when Falstaff senex et parasitus throws his gigantic shadow

over Prince Henry, assuming on one occasion the role of his

father. Clearly, if the Prince is ever to conquer France he must

reassert the moral norm. The moral norm is duly reasserted,

but the rejection of Falstaff is not a comic resolution. In comedy

the moral norm is not morality but deliverance, and we

certainly do not feel delivered from Falstaff as we feel delivered

from Shylock with his absurd and vicious bond. The

moral norm does not carry with it the vision of a free society:

Falstaff will always keep a bit of that in his tavern.

Falstaff is a mock king, a lord of misrule, and his tavern is a

Saturnalia. Yet we are reminded of the original meaning of

the Saturnalia, as a rite intended to recall the golden age of

Saturn. Falstaff's world is not a golden world, but as long as

Northrop Frye 459

we remember it we cannot forget that the world of Henry V

is an iron one. We are reminded too of another traditional

denizen of the green world, Robin Hood, the outlaw who

manages to suggest a better kind of society than those who

make him an outlaw can produce. The outlaws in The Two

Gentlemen of Verona compare themselves, in spite of the Italian

setting, to Robin Hood, and in As Yau Like It Charles

the wrestler says of Duke Senior's followers: "There they live

like the old Robin Hood of England: they say many young

gentlemen flock to him every day, and fleet the time carelessly,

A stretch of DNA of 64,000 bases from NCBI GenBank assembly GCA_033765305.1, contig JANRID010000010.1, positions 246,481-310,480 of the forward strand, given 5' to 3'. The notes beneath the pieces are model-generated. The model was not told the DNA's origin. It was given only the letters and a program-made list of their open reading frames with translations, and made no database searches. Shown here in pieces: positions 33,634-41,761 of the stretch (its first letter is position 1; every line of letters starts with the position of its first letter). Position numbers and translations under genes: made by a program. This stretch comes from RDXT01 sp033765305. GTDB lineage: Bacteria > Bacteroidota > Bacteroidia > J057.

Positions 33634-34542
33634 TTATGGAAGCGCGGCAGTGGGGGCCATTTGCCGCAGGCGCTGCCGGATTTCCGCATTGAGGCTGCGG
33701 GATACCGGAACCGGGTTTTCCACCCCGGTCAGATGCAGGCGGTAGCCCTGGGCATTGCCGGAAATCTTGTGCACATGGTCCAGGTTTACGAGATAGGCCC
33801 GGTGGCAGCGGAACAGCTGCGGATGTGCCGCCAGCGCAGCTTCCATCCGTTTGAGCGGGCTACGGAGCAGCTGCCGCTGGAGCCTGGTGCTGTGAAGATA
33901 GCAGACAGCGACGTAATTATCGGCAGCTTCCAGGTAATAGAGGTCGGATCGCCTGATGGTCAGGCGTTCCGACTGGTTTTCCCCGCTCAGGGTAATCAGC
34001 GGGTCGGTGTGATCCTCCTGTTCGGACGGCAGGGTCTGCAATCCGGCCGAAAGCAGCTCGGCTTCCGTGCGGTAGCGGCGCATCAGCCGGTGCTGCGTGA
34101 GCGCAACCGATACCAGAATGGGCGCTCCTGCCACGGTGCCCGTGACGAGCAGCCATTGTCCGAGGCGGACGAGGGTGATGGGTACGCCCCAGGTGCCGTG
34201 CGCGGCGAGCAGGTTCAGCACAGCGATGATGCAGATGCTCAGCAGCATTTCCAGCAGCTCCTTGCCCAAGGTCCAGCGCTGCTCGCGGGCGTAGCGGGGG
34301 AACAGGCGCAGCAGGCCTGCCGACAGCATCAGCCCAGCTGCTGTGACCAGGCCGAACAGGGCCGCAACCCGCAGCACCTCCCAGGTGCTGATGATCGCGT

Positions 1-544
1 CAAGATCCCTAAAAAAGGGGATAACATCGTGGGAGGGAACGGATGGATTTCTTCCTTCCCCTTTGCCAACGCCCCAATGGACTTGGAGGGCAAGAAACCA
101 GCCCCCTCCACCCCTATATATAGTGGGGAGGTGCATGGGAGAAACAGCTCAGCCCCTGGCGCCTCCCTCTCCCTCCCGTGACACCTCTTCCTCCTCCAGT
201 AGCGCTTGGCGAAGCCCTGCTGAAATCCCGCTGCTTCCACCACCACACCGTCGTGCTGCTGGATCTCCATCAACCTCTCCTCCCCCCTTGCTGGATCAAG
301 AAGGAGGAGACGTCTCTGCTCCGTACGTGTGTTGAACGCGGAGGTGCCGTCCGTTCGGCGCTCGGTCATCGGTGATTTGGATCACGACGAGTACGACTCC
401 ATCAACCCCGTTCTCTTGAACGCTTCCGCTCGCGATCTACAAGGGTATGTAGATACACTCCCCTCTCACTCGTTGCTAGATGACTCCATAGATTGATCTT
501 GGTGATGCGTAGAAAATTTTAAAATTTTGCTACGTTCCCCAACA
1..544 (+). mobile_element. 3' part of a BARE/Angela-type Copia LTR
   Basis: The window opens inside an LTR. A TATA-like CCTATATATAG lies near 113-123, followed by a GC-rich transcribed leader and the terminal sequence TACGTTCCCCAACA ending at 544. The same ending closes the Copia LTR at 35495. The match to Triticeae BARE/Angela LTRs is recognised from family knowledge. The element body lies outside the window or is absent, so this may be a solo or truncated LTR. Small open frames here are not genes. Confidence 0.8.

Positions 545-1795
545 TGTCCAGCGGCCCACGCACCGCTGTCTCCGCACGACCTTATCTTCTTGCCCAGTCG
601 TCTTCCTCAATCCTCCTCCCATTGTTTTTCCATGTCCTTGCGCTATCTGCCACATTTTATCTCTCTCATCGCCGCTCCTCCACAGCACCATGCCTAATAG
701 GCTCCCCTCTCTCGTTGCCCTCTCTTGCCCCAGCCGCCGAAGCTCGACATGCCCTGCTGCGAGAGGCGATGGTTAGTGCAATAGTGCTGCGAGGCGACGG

as they did in the golden world."

In the histories, therefore, the comic Saturnalia is a temporary

reversal of normal standards, comic "relief" as it is

called, which subsides and allows the history to continue. In

the comedies, the green world suggests an original golden age

which the normal world has usurped and which makes us

wonder if it is not the normal world that is the real Saturnalia.

In Cymbeline the green world finally triumphs over a historical

theme, the reason being perhaps that in that play the incarnation

of Christ, which is contemporary with Cymbeline,

takes place offstage, and accounts for the halcyon peace with

which the play concludes. From then on in Shakespeare's

plays, the green world has it all its own way, and both in

Cymbeline and in Henry Vlll there may be suggestions that

Shakespeare, like Spenser, is moving toward a synthesis of

the two worlds, a wedding of Prince Arthur and the Faerie

Queene.

This world of fairies, dreams, disembodied souls, and pastoral

lovers may not be a "real" world, but, if not, there is

something equally illusory in the stumbling and blinded follies

of the "normal" world, of Theseus' Athens with its idiotic

marriage law, of Duke Frederick and his melancholy tyranny,

of Leontes and his mad jealousy, of the Court Party with their

plots and intrigues. The famous speech of Prospero about the

dream nature of reality applies equally to Milan and the enchanted

island. We spend our lives partly in a waking world

we call normal and partly in a dream world which we create